The question is, how do you create a song using artificial intelligence? The first thing, as in a song to use, is to compose the lyrics. In this case, you have to make the machine learn, that is, a computer and an algorithm. For this song “the machine had to learn to speak Galician and to compose copla”. “We have to feed the machine, train it in some way. It is necessary to provide a series of contents so that it internalizes and reinterprets them. So, in this case, we gave him content to create the song from a corpus of songs in Galician. A digitized songbook of popular songs from Galicia from which we extracted 400 popular songs from Galicia. We processed them and put them into the computer. What the computer did was internalize it and that’s when he learned to speak Galician and to compose copla”, explains Joel Cava.

The team he directs also gave him a series of parameters so that “the computer could relate concepts”. They told him that the song should talk about a seamstress and her activities, so based on these indications he created 400 stanzas to which they passed an orthographic and syntactic filter, in addition to one of copla metrics, so that “it would be a reflection of what could be a typical Galician song, with the metrics, the aesthetics and the sonority”. But human intervention should be minimal, that “the work that the machine had done” be respected. The final song is, according to the team, 80% artificial and 20% human.

We extracted 400 popular songs from Galicia. We processed them and put them into the computer. That’s when he learned to speak Galician and to compose copla

After the lyrics came harmony, looking for a “melody to give sonority to the lyrics”. The mechanism is similar to that performed with the letter. On this occasion, the machine was fed a popular Galician song called ‘A costureira’ that has many versions for it to reinterpret and create “a new melodic line”. The result sounded “to MIDI, too artificial”. It lacked a human touch, so it had to be “humanized, but with a process that was also artificial intelligence.” To do this they fed their machine again. They recorded dozens of Galician musical instruments, farm instruments that are used as percussion in popular music. “We record them raw and then process them. The machine learned to play instruments and to play them based on the melody that we had previously created”. “Now we only needed the voices”, explains Joel Cava, who clarifies that they resorted to “four tracks of voices, of which three are natural and one is artificial”. Even the video clip was created by artificial intelligence thanks to “images available in museum archives here, in Galicia” that show images of “women working in the fields or foliad”.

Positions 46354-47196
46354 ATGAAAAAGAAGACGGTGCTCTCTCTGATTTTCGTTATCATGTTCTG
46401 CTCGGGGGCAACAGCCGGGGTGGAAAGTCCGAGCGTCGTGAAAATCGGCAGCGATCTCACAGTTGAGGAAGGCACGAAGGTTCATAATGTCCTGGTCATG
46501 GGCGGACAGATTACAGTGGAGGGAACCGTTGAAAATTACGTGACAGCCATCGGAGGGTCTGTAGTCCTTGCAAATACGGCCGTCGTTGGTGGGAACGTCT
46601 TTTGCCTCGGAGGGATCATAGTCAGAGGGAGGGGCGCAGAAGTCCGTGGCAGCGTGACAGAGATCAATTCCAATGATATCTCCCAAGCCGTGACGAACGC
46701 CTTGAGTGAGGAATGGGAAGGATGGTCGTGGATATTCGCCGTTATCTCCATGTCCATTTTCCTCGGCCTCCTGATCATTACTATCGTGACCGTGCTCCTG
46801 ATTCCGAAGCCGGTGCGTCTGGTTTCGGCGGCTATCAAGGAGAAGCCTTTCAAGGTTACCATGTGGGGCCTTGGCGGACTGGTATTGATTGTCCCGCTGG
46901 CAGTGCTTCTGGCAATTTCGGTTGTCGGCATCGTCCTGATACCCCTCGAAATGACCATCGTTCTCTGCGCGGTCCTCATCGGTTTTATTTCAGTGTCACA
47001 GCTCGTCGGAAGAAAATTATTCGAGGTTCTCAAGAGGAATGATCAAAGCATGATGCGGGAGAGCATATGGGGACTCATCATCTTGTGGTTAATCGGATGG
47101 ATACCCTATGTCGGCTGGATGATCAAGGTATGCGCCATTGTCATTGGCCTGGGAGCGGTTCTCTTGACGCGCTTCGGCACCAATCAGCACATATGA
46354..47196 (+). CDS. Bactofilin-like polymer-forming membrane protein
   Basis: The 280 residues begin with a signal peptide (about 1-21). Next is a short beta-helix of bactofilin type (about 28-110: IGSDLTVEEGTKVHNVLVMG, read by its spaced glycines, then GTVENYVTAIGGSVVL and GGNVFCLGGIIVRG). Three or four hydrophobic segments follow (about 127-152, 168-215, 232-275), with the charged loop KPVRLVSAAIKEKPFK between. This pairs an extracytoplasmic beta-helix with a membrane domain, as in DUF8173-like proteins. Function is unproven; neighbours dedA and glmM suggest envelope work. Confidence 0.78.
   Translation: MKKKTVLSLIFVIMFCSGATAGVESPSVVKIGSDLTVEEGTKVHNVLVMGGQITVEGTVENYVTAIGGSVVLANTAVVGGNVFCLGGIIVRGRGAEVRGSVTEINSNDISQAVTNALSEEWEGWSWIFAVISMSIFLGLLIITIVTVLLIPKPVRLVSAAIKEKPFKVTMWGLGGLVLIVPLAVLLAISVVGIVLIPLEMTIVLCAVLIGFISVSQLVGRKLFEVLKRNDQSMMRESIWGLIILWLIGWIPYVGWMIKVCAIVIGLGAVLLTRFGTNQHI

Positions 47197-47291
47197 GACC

The final gala and voting

This Eurovision for Artificial Intelligence songs was born in 2020, the year that the pandemic caused the cancellation of the traditional event. This year, for the first time, it will be held at a face-to-face gala, although in a hybrid format with online assistance. On June 30, the popular votes were closed, which account for 50% of the vote. The other 50% will be given by a professional jury that will not only assess whether you like the song, but also the dossier presented in which the entire creative process of the film is told. On July 6, the winner will be decided at a gala where the video clips will be shown and where one of the most emblematic moments of Eurovision will be experienced, the voting and that classic: 12 points!

In the report that they have presented to the jury in the Spanish candidacy, it is highlighted how artificial intelligence can serve to “give cultural insurance, a guarantee of oral transmission to our tradition, to our identity, to traditional Galician music”. “Many times it is said that Artificial Intelligence comes to supplant us, and it does not come to replace anyone, it comes to enrich, and that is what we have wanted to show”, they explain of a song that “claims a language for which even now it follows having contempt.” “It is a song to vindicate ourselves as a people, to feel pride and expose what we add to the world, and also adding tradition and innovation. Culture and new technologies”. For Ai Laleloand as the Tanxugueiras would say, there are no borders.